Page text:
You don’t need to be eating lollies, cakes, biscuits, slices, muffins, ice cream, and chocolates, or drinking soft drinks to be consuming too much sugar; there are many types of sugar in many types of foods. Most people are suprised by the amount of sugar that is in what are considered ‘healthy’ or ‘natural’ foods.
Health conscious people are attracted to labeling that says ‘natural’, ‘organic’, ‘low fat’ ‘no added-sugar’ but sometimes these food products can have just as much sugar as their processed equivalents. I was always reading labels, checking for additives like artificial colours, flavours, preservatives, nasty fats and oils. I now know that while these things should be avoided it is really important to check the sugar content and avoid the sugar.
If you haven’t seen ‘That Sugar Film’ by Damon Gameau http://thatsugarfilm.com, then see it as soon as you can! It is a life changing, educating, funny and entertaining film that illustrates the health risks and destructive nature of eating too much sugar, and how it is SO easy to do this unknowingly by eating ’healthy’, ‘natural’, ‘low fat’ foods.
So How Much is Too Much??
The World Health Organization (WHO) recommends that for optimal health we should restrict our added ‘free sugar’ intake to just 25 grams (6 teaspoons) a day. Some health professionals believe less is better. ‘Free Sugars’ are those sugars that are removed from their original source and ADDED to foods usually as a sweetener or as a preservative for longer shelf life. There are estimated to now be at least 60 different names for these ‘free sugars’ as you can see here
Read The Label!!
It is really important to check the ingredients list and look out for any sugars listed above. If you are like me you will need your glasses (or a magnifying glass!) to read in very small type, of the list of ingredients and nutritional information. Often SUGAR will be on the list but companies are getting cheeky now and are using these other names like ‘evaporated cane juice’ or ‘organic palm sugar’ as a disguise and to avoid the word SUGAR. These are still an added ‘free sugar’ and usually contain fructose as a sweetener. Many of the sugars on the above list contain the molecule FRUCTOSE. Fructose is what makes foods sweet. It is one half of table sugar and it’s why most of us have a sweet tooth.
Learning to read food labels will really help you to reduce your sugar intake. For example, say you look at the nutrition table on a food label and it states SUGARS 20 g. You can calculate the number of teaspoons in that food by dividing this number by 4 (grams contained in a teaspoon). Therefore there are 5 teaspoons of sugar in the product. But you need to check how much is in each serving AND whether the size of the serving is the same as the size of the serving you are having. On a juice label it may tell you there are 20g of sugar per 200mls (5 teaspoons of sugar). But what if you are having a tall 400ml glass!! That would be 10 teaspoons of sugar! Don’t be swayed by juice labels that boast ‘No Added Sugar’. Because with 10 teaspoons per glass, there’s enough sugar in it already!
In Australia, companies do not have to be specific about what type of Sugar is in the food. For example, yoghurt may contain lactose plus sucrose but the label will just say ‘sugars’. Sucrose vs Fructose Sugar is sucrose, which is 50 per cent glucose and 50 per cent fructose. When sugar enters our body and enters the small intestine it is split by an enzyme into fructose and glucose. The fructose and glucose molecules are absorbed into the bloodstream and head towards the liver. On the way, the glucose is used for energy by any cell that needs it, including the liver. The liver stores excess glucose as glycogen to be used later.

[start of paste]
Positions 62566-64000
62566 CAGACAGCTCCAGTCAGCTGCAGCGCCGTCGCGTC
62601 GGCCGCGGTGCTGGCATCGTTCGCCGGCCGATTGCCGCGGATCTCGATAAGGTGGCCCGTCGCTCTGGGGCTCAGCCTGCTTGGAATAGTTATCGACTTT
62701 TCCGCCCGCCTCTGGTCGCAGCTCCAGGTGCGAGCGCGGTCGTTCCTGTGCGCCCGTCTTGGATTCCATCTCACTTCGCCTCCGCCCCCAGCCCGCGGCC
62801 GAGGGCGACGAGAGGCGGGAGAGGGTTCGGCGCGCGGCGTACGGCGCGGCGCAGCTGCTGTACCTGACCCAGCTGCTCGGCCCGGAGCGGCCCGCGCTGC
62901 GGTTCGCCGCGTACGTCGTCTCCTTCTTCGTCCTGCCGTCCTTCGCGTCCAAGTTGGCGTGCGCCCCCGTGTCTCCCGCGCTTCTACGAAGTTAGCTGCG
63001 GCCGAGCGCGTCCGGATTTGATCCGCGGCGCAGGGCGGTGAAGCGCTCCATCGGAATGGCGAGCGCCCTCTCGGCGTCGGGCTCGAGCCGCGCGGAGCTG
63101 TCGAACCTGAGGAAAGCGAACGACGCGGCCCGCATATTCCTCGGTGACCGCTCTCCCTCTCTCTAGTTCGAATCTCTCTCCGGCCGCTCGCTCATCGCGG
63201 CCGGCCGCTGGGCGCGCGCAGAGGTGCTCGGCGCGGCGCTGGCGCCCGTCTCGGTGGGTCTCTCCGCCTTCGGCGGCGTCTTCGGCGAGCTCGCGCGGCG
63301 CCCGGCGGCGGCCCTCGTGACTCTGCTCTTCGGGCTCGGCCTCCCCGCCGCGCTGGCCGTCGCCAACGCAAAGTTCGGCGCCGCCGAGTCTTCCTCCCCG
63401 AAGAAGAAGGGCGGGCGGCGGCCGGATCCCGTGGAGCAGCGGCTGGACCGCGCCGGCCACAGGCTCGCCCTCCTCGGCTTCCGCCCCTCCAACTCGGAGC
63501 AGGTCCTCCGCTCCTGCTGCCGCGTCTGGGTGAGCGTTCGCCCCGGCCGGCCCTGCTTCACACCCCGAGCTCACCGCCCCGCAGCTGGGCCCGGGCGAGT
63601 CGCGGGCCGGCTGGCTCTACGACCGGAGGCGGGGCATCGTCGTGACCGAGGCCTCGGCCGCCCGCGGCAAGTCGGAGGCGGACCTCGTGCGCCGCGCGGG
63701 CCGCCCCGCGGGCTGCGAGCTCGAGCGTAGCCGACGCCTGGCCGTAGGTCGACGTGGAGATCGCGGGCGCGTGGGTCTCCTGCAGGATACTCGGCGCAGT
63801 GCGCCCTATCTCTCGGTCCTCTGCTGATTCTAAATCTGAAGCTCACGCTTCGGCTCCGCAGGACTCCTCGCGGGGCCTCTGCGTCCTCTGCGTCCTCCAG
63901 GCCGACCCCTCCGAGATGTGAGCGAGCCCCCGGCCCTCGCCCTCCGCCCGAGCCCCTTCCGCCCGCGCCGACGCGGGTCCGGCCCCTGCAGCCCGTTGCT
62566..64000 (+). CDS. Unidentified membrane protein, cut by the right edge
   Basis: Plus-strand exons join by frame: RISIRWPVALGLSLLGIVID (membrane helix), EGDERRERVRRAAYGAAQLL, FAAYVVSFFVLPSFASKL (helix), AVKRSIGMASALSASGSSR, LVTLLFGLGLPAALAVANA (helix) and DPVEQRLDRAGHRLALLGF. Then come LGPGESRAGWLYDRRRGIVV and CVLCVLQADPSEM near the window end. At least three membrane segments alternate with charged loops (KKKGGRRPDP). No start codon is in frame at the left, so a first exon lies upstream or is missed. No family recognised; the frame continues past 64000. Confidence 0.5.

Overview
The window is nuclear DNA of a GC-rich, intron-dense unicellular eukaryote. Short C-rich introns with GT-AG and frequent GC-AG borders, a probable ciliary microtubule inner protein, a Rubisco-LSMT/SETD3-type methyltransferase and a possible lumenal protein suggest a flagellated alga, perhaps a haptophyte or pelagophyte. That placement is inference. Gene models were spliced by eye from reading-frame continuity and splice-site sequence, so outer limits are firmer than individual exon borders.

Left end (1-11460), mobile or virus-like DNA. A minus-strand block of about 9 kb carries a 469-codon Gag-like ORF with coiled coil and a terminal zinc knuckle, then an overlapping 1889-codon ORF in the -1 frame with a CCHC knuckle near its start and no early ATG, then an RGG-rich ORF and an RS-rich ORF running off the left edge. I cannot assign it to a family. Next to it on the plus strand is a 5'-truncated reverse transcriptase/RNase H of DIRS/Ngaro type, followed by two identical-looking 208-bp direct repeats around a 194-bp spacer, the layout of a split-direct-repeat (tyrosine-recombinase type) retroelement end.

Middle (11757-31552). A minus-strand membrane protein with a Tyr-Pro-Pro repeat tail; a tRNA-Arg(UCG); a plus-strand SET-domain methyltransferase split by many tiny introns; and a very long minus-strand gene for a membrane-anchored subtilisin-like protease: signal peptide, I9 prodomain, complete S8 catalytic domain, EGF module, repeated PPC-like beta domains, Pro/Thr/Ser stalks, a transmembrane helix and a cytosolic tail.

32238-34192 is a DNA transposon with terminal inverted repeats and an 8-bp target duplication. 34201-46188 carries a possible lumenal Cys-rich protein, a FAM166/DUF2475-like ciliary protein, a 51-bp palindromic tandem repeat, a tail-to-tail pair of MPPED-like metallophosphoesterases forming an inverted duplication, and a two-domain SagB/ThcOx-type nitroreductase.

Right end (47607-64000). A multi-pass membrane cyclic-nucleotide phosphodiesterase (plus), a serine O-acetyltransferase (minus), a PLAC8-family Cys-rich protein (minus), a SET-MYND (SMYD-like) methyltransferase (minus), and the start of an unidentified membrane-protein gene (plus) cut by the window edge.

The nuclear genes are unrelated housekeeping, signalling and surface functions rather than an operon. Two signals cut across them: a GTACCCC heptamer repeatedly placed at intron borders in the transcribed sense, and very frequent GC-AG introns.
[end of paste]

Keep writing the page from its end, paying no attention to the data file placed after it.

The fructose, however, needs to be processed by the liver before it can be used for energy. The liver responds in a different way to fructose and pulls it out of the blood and absorbs it whether it needs it or not, whenever it is available. The fructose immediately gets turned into fat. This is what happens when we eat too much sugar – we store it as fat. Fructose turning to fat in the liver causes fatty liver disease and can set off a series of unhealthy chain reactions in the rest of the body.
Added vs Natural Sugars
SUGARS naturally occurring in fruits, vegetables and dairy are OKAY but SUGARS removed from their original source and ADDED to foods, we need to be wary of. Fructose is found in fruit (and a small amount in vegetables) but there is a big difference when we eat it in fruit because it is encased in fibre, which hugely affects its metabolism in our bodies. The fibre helps to slow down the absorption and so it doesn’t get fast, direct access to the liver like it does when it is ‘free’. When it is able to access the liver very quickly, there is no regulation process for it so it rapidly gets turned into fat. This process is greatly affected and halted when the fructose is absorbed with the fibre of the fruit.
We can often get a very high level of concentrated sugar in dried fruits. On ‘That Sugar Film “ website, Damon describes an experiment he did that didn’t make the cut that shows this very clearly. He counted out a box of sultanas and discovered there are around 90 in a box. He then tried to eat 90 grapes (what a sultana is with the water) and only got to about 25 before the fibre/water combination told my body that I was full. It didn’t allow me to access all that sugar. But once we remove the water, the structure changes and we can get a huge hit of concentrated sugar straight to our system. As we are now discovering, we simply aren’t designed to deal with that load.
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